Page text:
I told you I’d do it, it just took me a little while to get here. The past two days have been so busy …
Okay, here we go.
The first warm day following this deep freeze winter was an early taste of spring with all the hopes, thoughts, and fancies renewal seems to bring.
It was Wednesday.
That evening I moseyed over to the Helen F. Graham Cancer Center in Newark Delaware on the Christiana Care Campus to attend a “Fear of Recurrence” workshop put on by the Delaware Chapter of Leukemia Lymphoma Society.
The speaker for the night was Dr. Scott Siegel the center’s head oncology psychologist. I guess I could list his bona fides, but he was my psychologist when I was sick and I think he gets five out of five chemo bags (my highest rating).
“We are going to talk about some heavy stuff,” he said. “Hopefully you come away more empowered.”
He was right.
I came away with a couple of thoughts from his talk.
Fear of recurrence can become a debilitating condition if not handled early in a survivor’s post-treatment world.
And that’s where it gets tricky. This is an emerging field of study and there is only a little bit of research so far.
Even so, Dr. Siegel said a good definition of Fear of Recurrence could be, the worrying, anxiety, fear that cancer will return, relapse, and spread, or that a new type of cancer will develop. It may not even be conscious behavior, but may manifest itself in symptom checking, irritability, or a general feeling of hopelessness.
Not only that, but for many survivors this feeling doesn’t ebb with time and it can be triggered by such things as follow-up appointments, anxiety over test results, hearing about cancer in all forms of media (movies, TV, news, magazines), and anniversaries of diagnosis.
There is a huge chasm, he said between, survivors and non-survivors typified by comments such as, “Why can’t he/she accept the good news? Doesn’t he/she realize that it is over?
Meanwhile the survivor is waiting for the next shoe to drop.”
Dr. Siegel said dealing with this is hard but, there is hope and used a four seasons metaphor to describe it all.
Autumn – Is a season of acknowledgement. This is a period when we acknowledge what happened or what is happening. The trick, he said, is not to do this acknowledging alone, but rather invite friends, family, and loved ones. BTW, if you don’t invite them, they likely won’t volunteer, there are unwritten conventions that need to be adhered to.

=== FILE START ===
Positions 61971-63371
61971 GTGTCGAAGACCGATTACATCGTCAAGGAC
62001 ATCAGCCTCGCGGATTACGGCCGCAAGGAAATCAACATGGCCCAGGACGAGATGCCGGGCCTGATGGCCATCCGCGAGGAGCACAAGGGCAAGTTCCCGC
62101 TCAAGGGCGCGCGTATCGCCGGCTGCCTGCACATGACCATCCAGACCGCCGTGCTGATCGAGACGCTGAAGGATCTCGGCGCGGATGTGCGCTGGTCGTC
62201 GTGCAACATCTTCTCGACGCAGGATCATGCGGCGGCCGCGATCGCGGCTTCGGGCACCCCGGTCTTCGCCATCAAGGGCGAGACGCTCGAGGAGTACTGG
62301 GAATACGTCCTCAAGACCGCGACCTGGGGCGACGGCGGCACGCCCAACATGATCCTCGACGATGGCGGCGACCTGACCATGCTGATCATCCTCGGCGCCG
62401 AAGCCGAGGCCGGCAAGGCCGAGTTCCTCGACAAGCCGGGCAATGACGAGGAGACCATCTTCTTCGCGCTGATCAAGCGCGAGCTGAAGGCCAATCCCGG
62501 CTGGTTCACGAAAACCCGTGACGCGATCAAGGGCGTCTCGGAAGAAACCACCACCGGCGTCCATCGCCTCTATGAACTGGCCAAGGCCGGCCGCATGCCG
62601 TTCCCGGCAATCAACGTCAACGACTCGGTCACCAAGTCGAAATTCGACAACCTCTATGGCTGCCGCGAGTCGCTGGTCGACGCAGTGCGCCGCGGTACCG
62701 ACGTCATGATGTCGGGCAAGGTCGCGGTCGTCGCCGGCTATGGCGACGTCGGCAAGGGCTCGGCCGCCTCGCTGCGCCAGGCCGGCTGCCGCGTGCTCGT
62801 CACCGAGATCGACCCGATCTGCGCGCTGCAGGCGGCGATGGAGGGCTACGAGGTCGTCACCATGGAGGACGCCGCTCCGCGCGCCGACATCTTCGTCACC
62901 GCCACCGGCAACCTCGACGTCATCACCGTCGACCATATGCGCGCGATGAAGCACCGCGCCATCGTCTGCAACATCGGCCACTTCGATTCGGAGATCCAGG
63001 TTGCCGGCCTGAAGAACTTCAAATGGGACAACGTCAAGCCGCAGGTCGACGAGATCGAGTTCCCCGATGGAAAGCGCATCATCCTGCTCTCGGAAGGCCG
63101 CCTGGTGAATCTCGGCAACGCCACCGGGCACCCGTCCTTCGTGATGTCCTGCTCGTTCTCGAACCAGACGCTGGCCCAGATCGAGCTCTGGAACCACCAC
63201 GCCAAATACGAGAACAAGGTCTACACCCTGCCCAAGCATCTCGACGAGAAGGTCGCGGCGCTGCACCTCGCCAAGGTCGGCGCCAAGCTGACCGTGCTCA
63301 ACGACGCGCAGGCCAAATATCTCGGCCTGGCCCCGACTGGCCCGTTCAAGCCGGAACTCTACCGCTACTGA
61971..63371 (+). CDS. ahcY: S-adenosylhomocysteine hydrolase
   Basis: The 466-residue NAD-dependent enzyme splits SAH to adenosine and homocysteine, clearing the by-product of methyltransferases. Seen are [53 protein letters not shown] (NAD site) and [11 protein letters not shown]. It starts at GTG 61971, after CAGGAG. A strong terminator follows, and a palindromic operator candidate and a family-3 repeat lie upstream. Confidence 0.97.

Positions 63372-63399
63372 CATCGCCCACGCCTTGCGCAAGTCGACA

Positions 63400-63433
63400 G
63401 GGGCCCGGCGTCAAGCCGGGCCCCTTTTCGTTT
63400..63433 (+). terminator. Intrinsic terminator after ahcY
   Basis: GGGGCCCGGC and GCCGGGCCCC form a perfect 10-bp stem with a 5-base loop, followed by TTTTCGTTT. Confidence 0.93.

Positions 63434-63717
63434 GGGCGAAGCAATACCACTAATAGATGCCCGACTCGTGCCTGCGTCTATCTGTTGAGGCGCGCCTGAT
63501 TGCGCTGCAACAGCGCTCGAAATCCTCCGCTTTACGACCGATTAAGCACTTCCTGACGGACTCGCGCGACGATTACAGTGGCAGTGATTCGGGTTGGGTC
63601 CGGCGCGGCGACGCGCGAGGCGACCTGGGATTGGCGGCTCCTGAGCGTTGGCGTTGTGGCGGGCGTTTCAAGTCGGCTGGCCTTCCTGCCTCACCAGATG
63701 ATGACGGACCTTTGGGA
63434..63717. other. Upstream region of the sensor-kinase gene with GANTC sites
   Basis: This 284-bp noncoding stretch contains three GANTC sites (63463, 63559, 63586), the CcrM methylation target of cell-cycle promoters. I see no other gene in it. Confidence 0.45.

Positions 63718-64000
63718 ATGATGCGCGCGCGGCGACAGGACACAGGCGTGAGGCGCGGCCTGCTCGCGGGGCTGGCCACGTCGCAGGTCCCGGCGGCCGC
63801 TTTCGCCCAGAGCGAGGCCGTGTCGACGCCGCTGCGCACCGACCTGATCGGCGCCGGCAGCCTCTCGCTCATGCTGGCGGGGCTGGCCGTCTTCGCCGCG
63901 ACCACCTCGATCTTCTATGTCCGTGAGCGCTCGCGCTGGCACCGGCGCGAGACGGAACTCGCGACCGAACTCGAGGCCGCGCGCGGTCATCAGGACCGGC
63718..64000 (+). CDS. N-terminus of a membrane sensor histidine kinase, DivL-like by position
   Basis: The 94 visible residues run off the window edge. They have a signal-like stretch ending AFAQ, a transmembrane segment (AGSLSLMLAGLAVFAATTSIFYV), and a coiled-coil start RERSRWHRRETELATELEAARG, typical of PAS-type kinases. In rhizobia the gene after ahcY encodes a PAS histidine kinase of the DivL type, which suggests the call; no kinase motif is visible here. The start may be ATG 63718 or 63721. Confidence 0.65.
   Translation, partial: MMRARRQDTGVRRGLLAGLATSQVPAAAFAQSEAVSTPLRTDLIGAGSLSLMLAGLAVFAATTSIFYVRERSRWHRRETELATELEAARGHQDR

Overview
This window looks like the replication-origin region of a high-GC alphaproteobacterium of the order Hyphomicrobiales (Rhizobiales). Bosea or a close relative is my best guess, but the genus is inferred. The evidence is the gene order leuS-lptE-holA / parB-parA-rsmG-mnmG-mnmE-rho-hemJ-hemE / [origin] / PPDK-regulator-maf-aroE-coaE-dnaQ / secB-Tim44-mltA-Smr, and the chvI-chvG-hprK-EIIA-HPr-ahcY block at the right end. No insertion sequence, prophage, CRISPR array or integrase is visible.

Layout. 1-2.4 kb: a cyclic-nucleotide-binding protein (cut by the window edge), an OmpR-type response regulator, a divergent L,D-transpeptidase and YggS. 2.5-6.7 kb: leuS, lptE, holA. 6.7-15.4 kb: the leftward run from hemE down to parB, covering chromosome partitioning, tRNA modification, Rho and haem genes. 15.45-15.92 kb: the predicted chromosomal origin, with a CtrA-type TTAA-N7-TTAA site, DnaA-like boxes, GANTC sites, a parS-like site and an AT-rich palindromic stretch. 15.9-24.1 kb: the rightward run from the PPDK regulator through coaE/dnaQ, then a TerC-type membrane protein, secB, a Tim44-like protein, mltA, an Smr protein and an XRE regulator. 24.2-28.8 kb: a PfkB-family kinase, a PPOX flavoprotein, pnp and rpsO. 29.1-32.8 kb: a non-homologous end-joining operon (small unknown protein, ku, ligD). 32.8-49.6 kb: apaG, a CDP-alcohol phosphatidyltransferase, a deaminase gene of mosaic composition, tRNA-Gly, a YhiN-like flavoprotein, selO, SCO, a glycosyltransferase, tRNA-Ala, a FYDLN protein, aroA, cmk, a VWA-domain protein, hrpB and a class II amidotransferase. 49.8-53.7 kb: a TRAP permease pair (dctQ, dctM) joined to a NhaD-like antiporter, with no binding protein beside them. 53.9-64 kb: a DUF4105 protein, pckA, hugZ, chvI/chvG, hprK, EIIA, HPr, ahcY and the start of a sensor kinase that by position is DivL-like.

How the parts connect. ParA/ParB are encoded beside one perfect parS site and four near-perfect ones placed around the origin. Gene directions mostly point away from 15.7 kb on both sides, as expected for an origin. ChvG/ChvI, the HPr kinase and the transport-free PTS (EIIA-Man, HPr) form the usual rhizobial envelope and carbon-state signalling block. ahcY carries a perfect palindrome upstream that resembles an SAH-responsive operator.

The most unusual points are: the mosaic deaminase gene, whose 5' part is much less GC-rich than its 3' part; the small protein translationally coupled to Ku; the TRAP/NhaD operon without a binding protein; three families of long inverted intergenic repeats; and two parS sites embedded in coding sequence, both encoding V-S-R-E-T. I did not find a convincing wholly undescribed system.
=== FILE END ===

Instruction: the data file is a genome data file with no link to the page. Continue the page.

Winter – Is the season of experiencing. In this phase you experience the feelings. At the same time the people you’ve invited in also share their experiences with you and what they are going through. There may be some anger in this phase, but it is an important part of the letting the invitees in – remembering of course, they too have lost and are also scared. In this phase you embrace heathy distractions such as exercise, writing, art, poetry, and maybe professional counseling if it becomes necessary.
Spring – Is where you adjust to the losses of the cancer journey. We’ve all lost something. Some have lost financial security, some physical ability, some peace of mind, some have lost friends, and some have lost _______. It is important to try and figure out what the gap is of what you’ve lost and what you’ve found on your journey and somehow come to a place where you embrace and exploit the changes and gains.
Summer – Is a time of renewed energy. You look forward, take stock in what unfinished business you have and move to experience it all. It is time of forgiving and being forgiven. It is often a time, he said, of teaching and giving back.
I got the impression that Dr. Siegel’s four season approach to dealing with fear of recurrence should/could begin early in the cancer journey. Also that it is a continuous loop and a certain amount of anxiety is unavoidable and comes from being a survivor and that only through reaching out to those around us can we hope to control the fear.
To read more from Dr. Siegel go to http://bit.ly/1BESQDH